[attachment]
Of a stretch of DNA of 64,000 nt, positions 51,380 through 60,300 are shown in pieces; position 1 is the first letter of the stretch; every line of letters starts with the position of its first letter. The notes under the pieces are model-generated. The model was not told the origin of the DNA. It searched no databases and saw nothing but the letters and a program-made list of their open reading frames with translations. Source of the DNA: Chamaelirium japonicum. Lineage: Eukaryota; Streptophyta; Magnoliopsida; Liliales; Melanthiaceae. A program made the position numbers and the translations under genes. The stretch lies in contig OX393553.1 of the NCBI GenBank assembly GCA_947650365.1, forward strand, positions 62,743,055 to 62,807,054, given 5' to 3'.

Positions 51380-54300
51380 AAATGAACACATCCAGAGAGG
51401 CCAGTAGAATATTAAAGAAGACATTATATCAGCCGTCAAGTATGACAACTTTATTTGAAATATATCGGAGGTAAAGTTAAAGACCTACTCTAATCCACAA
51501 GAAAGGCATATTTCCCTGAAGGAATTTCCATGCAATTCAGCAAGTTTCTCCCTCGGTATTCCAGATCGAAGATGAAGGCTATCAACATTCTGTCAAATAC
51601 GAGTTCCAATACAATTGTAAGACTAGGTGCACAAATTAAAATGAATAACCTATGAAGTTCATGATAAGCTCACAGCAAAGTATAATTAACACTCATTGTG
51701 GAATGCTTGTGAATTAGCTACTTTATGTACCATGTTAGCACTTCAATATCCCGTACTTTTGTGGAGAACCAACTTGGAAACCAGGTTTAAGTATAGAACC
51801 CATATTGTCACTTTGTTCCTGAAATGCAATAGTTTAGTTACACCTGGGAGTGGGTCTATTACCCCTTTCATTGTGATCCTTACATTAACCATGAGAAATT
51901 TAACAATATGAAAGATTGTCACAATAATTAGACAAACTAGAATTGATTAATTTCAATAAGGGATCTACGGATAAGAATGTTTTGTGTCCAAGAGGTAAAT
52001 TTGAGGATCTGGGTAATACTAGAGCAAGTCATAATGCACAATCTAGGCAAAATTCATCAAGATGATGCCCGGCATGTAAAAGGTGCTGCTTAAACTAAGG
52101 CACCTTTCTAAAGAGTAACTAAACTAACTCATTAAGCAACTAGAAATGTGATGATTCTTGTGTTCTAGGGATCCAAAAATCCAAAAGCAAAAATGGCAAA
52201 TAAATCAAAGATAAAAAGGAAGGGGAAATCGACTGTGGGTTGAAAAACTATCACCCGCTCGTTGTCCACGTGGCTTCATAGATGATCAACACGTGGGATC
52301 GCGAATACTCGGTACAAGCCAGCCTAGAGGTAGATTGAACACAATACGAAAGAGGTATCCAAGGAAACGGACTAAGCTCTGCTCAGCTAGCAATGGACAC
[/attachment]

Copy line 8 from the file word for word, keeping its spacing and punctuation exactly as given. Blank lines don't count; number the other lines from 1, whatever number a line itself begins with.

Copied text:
51801 CATATTGTCACTTTGTTCCTGAAATGCAATAGTTTAGTTACACCTGGGAGTGGGTCTATTACCCCTTTCATTGTGATCCTTACATTAACCATGAGAAATT